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People v. Dixon

FEBRUARY 3, 1975.




APPEAL from the Circuit Court of Cook County; the Hon. EARL E. STRAYHORN, Judge, presiding.


Following a hearing, defendant's probation was revoked and sentence of imprisonment for a minimum of 5 years and a maximum not to exceed 15 years was imposed. The order of revocation is being reversed and the cause is being remanded for a new hearing. The reason is that under the facts and circumstances of this case, the failure of the trial court to grant defendant's motion for a continuance to give his counsel sufficient time to prepare for the hearing was an abuse of discretion.

While on probation, the defendant was charged with participation in an armed robbery. Within a week he was identified by one of the victims and arrested for the robbery. A preliminary hearing was held approximately 1 1/2 months later, but the record does not indicate what took place or what orders were entered. More than 3 months after his arrest for the armed robbery and more than 1 1/2 months after the preliminary hearing, the defendant was arrested for violating his probation. The following day, a petition to terminate defendant's probation was filed. It specified the armed robbery as the reason.

The public defender was appointed to represent defendant on the same day the petition to terminate probation was filed; the hearing took place 7 days later. Promptly after his appointment, the public defender was advised by the defendant that his representation was not desired and that the defendant would employ counsel. The public defender, therefore, might have reasonably assumed he would not be representing defendant and need not give the matter the attention he otherwise would during the 7 days between his appointment and the hearing.

When the case was called for hearing, the public defender informed the court that the defendant was requesting additional time to employ counsel. The court denied the request and directed that the hearing proceed. The public defender then informed the court that he needed more time to prepare his own presentation. The court neither inquired why more time was needed nor gave the public defender the opportunity to explain his need for more time, but again directed that the hearing would proceed. It did.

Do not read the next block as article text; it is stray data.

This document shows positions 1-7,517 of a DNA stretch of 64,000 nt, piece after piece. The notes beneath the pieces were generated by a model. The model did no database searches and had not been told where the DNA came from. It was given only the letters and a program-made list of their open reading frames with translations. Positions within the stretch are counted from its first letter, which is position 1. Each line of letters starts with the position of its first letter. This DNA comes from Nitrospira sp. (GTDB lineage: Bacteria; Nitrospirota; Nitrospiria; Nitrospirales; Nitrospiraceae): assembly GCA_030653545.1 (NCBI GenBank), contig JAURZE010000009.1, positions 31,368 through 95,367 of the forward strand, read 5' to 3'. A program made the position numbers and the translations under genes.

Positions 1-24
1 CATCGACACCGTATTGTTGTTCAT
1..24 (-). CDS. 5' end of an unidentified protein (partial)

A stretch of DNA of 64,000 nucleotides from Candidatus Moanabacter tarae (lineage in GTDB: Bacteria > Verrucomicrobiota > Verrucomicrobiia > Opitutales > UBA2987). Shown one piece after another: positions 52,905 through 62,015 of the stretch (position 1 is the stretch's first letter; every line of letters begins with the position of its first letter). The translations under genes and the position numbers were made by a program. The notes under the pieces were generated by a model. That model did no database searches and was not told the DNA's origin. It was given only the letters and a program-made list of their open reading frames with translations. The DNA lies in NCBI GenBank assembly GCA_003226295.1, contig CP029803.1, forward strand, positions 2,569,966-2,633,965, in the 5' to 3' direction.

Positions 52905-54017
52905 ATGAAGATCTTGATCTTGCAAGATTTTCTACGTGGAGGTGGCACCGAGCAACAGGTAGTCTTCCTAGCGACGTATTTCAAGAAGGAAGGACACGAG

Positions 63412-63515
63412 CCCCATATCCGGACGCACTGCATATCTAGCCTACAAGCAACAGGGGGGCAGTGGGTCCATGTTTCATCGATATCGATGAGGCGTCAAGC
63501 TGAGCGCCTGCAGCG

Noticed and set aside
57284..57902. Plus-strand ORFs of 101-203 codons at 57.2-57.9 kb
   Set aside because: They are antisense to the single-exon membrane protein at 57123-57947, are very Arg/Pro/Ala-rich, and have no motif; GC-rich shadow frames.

There were three victims of the robbery. One was the owner of the premises that were robbed; his testimony placed defendant in the premises with a gun in each hand. Defendant denied he was ever in the premises. The other two victims were customers in the premises. Their wallets were taken, but they were not called as witnesses. Since the State, confronted with a direct contradiction between the testimony of the owner and that of the defendant, did not choose to call these witnesses, their testimony might have favored the defendant. The failure of either side or call these witnesses to resolve the conflict, coupled with the public defender's protest that he needed more time, shows the strong possibility that he did not have an adequate opportunity to interview them or evaluate their importance to his case and that this prejudiced the defendant.

The denial of additional time to the public defender may have prejudiced the defendant in another respect. Defendant moved orally to suppress evidence seized in a search of his home upon his arrest for armed robbery. The trial judge overruled the motion without giving counsel the opportunity to offer evidence or present argument in support of the motion. With more time, the public defender, anticipating that such a motion would become necessary, might have been prepared with a written motion or offer of proof setting forth in full the grounds for his objection and stating for the record whether this evidence was considered at the preliminary hearing and whether any ruling on it at that hearing was relevant to the probation-revocation hearing. The silence of the record on these aspects of the evidence seized in defendant's home may have prejudiced defendant.